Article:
Effects of the partial boycott: Oil embargo also affects German consumers

The EU states have only been able to agree on a "partial embargo" for Russian oil.

Effects of the partial boycott: Oil embargo also affects German consumers

The EU states have only been able to agree on a "partial embargo" for Russian oil. But that, too, could have profound consequences. For Russia as for Germany - especially East Germany.

Negotiations have been going on for weeks, and now the compromise is in place: Chancellor Olaf Scholz and the other EU heads of state and government agreed at the Brussels summit on an extensive oil boycott against Russia because of the Ukraine war. That's just an "oil embargo light," says energy expert Claudia Kemfert. Nevertheless, it will have far-reaching consequences, also for millions of people in Germany. Especially in the eastern federal states, many fear for jobs and fear queues at gas stations and higher prices. Many things are not easy to assess, even for experts.

The Brussels compromise: tanker oil no, pipeline oil yes.

Originally, the EU Commission had proposed ending imports of crude oil from Russia within six months. At Hungary's insistence, however, it was decided that only Russian oil deliveries by sea would be stopped for the time being. Transports by pipeline should initially continue to be possible. Transitional periods and details are missing from the summit decision. They are likely to be formulated by diplomats in the next few days. With the compromise, "Europe was able to prevent embarrassment," says Kemfert, a specialist at the German Institute for Economic Research (DIW). The "light" embargo will hit Russia hard.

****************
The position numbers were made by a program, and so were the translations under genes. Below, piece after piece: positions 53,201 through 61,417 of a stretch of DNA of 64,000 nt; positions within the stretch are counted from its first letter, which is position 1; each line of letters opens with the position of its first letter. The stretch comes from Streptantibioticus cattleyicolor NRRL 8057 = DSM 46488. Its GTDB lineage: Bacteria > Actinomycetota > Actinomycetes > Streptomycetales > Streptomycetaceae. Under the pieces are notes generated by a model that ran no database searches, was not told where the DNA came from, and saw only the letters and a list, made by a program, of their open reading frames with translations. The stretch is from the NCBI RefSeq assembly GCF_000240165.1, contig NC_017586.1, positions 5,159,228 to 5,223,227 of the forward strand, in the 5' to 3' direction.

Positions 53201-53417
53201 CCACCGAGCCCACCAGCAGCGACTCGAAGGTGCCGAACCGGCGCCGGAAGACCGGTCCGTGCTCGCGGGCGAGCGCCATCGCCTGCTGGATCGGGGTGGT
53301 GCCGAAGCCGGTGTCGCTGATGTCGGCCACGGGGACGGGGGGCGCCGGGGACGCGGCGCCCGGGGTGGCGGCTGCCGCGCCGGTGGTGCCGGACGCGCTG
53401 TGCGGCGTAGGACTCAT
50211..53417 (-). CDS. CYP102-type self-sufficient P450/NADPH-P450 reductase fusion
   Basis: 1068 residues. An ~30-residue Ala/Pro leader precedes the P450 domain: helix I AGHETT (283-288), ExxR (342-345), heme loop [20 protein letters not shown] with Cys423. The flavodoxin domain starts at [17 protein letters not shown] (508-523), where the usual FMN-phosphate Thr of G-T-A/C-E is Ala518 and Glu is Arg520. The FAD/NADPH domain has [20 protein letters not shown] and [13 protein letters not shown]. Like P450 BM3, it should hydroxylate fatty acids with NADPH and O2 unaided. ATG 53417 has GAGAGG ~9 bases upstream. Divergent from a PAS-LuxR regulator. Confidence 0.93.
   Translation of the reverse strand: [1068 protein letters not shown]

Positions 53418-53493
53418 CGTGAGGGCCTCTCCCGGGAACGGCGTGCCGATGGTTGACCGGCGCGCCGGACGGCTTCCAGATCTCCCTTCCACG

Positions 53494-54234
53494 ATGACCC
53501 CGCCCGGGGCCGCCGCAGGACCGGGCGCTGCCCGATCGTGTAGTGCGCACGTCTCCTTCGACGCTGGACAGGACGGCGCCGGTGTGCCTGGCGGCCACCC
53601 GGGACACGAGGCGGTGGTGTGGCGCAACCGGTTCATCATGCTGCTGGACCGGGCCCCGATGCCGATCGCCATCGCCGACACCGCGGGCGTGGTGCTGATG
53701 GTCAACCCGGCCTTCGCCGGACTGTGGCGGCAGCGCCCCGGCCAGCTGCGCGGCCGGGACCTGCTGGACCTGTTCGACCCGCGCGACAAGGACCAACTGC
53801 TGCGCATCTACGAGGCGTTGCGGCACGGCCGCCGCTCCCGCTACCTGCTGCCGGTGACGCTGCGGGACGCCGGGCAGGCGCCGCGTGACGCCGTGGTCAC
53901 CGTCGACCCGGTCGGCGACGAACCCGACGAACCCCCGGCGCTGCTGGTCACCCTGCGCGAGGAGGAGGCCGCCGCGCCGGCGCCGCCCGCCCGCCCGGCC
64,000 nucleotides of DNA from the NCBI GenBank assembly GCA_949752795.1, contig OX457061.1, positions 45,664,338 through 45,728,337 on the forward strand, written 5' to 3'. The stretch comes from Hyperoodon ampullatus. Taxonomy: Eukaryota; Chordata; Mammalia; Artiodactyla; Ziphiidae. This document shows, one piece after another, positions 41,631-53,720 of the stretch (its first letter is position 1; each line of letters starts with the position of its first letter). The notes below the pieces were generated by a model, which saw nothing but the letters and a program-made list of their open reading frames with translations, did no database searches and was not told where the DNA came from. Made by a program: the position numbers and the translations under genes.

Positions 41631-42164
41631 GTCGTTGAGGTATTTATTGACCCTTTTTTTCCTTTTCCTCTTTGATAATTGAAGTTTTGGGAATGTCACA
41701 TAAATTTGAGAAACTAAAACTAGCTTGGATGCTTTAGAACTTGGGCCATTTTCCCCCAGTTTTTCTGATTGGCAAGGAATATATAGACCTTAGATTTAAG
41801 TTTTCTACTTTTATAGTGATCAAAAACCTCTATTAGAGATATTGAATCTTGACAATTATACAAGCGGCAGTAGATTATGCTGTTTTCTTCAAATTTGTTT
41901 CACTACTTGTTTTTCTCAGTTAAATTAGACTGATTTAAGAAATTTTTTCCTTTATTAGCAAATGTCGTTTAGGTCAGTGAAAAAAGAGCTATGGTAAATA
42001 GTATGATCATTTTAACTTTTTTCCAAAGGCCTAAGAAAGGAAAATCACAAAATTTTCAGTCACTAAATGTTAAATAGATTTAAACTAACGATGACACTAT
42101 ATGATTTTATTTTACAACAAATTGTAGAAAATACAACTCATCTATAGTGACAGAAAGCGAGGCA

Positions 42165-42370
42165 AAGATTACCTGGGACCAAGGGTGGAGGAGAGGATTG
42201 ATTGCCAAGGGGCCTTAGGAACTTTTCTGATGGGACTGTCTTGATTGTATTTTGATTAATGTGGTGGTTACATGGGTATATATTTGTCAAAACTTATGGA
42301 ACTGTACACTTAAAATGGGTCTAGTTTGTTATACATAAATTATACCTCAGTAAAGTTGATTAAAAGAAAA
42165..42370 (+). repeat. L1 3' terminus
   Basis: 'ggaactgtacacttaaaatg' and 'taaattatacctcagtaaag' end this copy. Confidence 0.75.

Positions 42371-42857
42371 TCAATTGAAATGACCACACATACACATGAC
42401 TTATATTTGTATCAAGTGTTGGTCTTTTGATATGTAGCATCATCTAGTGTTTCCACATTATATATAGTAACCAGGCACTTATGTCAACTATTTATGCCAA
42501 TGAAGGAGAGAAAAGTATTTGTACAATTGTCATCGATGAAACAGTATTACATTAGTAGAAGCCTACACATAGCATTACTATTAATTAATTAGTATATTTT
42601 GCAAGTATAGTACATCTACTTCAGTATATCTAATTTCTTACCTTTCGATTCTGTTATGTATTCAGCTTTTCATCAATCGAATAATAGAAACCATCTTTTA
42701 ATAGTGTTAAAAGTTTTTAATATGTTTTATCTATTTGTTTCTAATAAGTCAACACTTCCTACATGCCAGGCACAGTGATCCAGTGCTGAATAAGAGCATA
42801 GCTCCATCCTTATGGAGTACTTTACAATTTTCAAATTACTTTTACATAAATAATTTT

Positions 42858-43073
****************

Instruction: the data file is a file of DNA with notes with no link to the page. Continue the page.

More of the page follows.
German dependence on Russian oil has fallen

For Germany, the situation after this EU compromise is as follows: According to Economics Minister Robert Habeck, the share of Russian oil in German consumption has already fallen from 35 percent before the Ukraine war to 12 percent. Tanker oil - about a third of the amount before the war - had been replaced, Habeck said at the beginning of May. So the EU decision doesn't change anything. Before the war, however, two thirds of German oil imports from Russia came via the "Druschba" pipeline to the large East German refineries in Leuna and Schwedt.

Germany and Poland voluntarily renounce

In theory, Leuna and Schwedt could continue to be supplied via the "Druschba" after the EU decision, since the pipeline is exempt from the embargo for the time being. But Germany and Poland made a so-called protocol declaration at the EU summit: they confirmed in writing that they would stop buying Russian oil by the end of the year. In practice, the "pipeline exception" only applies to Hungary, Slovakia and the Czech Republic.

According to EU diplomats, the statement also served to facilitate the compromise. For some EU countries it would have been completely unacceptable if an economically strong country like Germany had continued to benefit from cheap Russian oil.

Criticism from East Germany